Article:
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Worcester Gerontius

Just before Prince Charles arrived

 

The Birmingham Post isn’t always able to post online everything that I’ve written for its print edition, so – after a suitable time lag (ideally you should go out and buy the paper) – I’ll be posting my recent reviews here. As per the print edition, they’re all fairly concise – just 250 words. This is of a performance at Worcester Cathedral on Tuesday 25 July 2017.


There’s something very special about hearing The Dream of Gerontius in Worcester Cathedral during the Three Choirs Festival. “There is music in the air”, said Elgar: and when the very stones of the Cathedral seem to vibrate, as they did tonight when the organ held a deep, quiet pedal-note at the end of Part One, you can almost sense Sir Edward’s invisible presence.

So this performance by the Philharmonia Orchestra and the Festival Chorus under Martyn Brabbins had a lot going for it even before a single note had been played. With the performers located (for the first time in many years) at the east end of the nave, the clarity and transparency of the orchestral sound was evident from the outset, as Brabbins gently blended the misty colours of Elgar’s Prelude.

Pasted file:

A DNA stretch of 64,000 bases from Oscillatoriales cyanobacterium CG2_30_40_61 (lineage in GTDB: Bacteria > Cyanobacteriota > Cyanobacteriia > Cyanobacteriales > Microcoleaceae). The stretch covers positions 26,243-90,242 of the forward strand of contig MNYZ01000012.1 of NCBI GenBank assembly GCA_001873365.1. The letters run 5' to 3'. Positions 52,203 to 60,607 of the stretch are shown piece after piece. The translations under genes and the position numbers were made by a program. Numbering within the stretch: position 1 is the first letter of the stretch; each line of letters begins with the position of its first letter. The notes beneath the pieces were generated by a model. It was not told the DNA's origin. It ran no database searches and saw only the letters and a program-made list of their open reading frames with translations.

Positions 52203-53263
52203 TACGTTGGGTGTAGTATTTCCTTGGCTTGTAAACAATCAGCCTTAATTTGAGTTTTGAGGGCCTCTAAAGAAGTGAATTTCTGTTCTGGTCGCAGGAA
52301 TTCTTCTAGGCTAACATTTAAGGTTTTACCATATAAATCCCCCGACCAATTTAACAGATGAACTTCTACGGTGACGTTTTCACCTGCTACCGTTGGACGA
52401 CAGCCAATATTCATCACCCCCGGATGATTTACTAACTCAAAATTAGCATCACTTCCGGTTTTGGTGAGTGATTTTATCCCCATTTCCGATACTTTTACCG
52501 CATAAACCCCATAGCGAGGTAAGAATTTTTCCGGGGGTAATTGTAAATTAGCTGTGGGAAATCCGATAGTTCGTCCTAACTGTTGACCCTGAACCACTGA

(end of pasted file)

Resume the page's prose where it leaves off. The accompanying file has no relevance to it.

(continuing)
That set the tone for a performance that was expansive (new layout or not, the Cathedral acoustic doesn’t allow much leeway on that front), but consistently lyrical and loving. David Butt Philip was almost a bel canto Gerontius, and while his voice felt perhaps too fresh for the dying man of Part One, his vocal radiance and sense of wonder made Part Two glow. As the Angel, Susan Bickley had “something too of sternness”, cresting her Alleluias like a Valkyrie – but found limitless compassion in her great Farewell. Roderick Williams was both a warmly expressive Priest, and a majestic Angel of the Agony.

Chorus and Orchestra responded in kind, with the Girl Choristers of Worcester Cathedral giving a gleaming golden top to a Festival Chorus whose pianissimos were luminous, even if they struggled for clarity in the Demons’ Chorus and Praise to the Holiest. But the spirit, clearly, was willing: and in The Dream of Gerontius, nothing matters more.

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